Successful parties, like successful businesses, invest in their workers. Membership needs to be about more than just having your name added to a mailing list so that you can be encouraged to come leafleting each weekend. Members are not there to be used solely as leaflet fodder.

You, our members, have ideas and opinions. You have experiences from all walks of life and from all parts of the country. We need to capitalise on those experiences and ideas to continue to improve our Party and build policy.

Having previously been the Welsh Conservatives’ Policy Director, I took up the task of compiling our manifesto for the 2016 Assembly Election. I say compiling intentionally as it was my plan, and belief, that we needed to engage with our members in Wales to hear their views on policy.

That task was more difficult that I imagined.

Emailing out to members, or to association chairs and deputies, led to some responses, but not enough. And when I spoke with members later it became clear that many never got sight of those policy requests, while others sent them back up the chain but they did not reach me.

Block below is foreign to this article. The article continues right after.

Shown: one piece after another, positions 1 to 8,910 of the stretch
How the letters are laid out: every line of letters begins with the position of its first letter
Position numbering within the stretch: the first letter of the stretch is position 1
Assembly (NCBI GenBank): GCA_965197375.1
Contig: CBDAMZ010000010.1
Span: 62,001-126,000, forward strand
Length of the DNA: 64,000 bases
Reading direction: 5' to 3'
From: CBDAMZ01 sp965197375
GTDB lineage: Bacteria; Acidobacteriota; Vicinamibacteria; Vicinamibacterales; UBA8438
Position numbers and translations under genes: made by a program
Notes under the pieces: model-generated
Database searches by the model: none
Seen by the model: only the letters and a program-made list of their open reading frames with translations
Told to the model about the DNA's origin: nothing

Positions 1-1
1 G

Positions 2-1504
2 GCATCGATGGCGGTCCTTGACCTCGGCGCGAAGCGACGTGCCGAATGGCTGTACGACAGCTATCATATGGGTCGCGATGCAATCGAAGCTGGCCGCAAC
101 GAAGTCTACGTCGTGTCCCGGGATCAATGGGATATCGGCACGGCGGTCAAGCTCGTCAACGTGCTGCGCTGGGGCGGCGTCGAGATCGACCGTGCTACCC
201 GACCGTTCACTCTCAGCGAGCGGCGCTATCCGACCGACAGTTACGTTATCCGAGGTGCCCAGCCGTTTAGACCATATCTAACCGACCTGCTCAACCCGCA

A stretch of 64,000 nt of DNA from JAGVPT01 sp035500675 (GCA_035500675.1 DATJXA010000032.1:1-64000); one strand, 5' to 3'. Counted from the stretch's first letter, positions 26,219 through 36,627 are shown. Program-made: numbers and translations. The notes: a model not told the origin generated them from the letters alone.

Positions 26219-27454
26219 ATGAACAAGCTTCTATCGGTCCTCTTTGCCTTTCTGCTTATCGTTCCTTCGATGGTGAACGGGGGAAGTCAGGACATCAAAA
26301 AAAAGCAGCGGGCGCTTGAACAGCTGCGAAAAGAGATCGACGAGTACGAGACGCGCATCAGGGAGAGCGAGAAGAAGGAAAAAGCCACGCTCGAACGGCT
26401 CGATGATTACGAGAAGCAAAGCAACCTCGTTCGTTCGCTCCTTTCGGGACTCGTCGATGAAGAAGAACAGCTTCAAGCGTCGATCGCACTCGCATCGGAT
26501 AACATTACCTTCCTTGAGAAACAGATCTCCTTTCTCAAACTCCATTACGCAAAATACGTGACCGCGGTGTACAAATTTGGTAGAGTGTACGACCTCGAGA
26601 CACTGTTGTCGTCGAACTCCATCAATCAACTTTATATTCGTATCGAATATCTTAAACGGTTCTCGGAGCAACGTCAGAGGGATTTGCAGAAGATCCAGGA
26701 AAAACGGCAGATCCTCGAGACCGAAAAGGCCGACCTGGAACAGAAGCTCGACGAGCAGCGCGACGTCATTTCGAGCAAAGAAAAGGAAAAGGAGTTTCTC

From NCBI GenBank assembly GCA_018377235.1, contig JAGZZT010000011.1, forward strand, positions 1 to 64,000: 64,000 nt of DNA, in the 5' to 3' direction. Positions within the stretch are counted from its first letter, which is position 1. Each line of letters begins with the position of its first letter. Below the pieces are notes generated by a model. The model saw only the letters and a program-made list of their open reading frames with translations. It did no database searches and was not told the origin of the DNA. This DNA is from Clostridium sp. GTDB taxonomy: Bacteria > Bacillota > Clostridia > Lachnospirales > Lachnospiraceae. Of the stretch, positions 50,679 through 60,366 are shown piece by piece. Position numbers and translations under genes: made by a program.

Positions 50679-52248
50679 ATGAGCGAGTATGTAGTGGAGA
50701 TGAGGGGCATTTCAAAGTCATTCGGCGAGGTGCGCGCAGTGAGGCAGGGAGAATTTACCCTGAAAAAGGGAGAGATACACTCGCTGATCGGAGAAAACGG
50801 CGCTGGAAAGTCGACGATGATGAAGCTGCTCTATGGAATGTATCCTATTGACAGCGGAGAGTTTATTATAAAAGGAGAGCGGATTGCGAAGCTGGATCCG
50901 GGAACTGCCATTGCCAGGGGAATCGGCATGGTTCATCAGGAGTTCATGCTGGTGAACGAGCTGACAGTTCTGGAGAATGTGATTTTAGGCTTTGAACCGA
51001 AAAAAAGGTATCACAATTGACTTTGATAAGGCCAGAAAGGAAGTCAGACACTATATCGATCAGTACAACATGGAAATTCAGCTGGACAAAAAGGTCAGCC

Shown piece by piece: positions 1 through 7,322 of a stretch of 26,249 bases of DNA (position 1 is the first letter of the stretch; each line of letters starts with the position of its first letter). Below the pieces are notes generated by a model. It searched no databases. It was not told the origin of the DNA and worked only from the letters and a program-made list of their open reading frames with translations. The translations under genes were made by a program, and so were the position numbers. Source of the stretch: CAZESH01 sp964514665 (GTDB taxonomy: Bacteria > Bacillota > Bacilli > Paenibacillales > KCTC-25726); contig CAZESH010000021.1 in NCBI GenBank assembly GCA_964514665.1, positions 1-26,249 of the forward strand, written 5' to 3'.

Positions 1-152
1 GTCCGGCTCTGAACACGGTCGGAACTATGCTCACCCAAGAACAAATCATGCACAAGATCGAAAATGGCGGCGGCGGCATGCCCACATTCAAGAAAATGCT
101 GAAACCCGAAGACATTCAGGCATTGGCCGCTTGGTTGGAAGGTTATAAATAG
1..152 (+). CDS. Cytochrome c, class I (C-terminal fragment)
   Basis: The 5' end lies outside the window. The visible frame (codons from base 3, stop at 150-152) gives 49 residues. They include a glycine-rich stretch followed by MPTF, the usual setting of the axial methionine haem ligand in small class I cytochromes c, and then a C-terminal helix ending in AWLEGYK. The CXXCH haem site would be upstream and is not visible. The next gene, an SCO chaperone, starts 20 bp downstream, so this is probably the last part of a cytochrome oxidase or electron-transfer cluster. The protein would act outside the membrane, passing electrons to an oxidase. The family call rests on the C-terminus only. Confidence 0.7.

This is why we need to start doing things differently.

Doing more online and through social media is crucial, but it is not a silver bullet. Yes, we must engage with you through modern formats, but we must not forget that many of you prefer to raise their opinions on a more personal level. There is a lot to be said for seeing the whites of someone’s eyes from across a table when discussing ideas.

Let’s give those old fashioned local Conservative Policy Forum meetings an injection of the 21st Century. First question: do they work for you at all? If not, would they be better if you could join in via Facetime or Skype, in real time?

We rarely watch TV in real time these days. How do you feel about contributing via catch up if being part of a live meeting is unrealistic for you?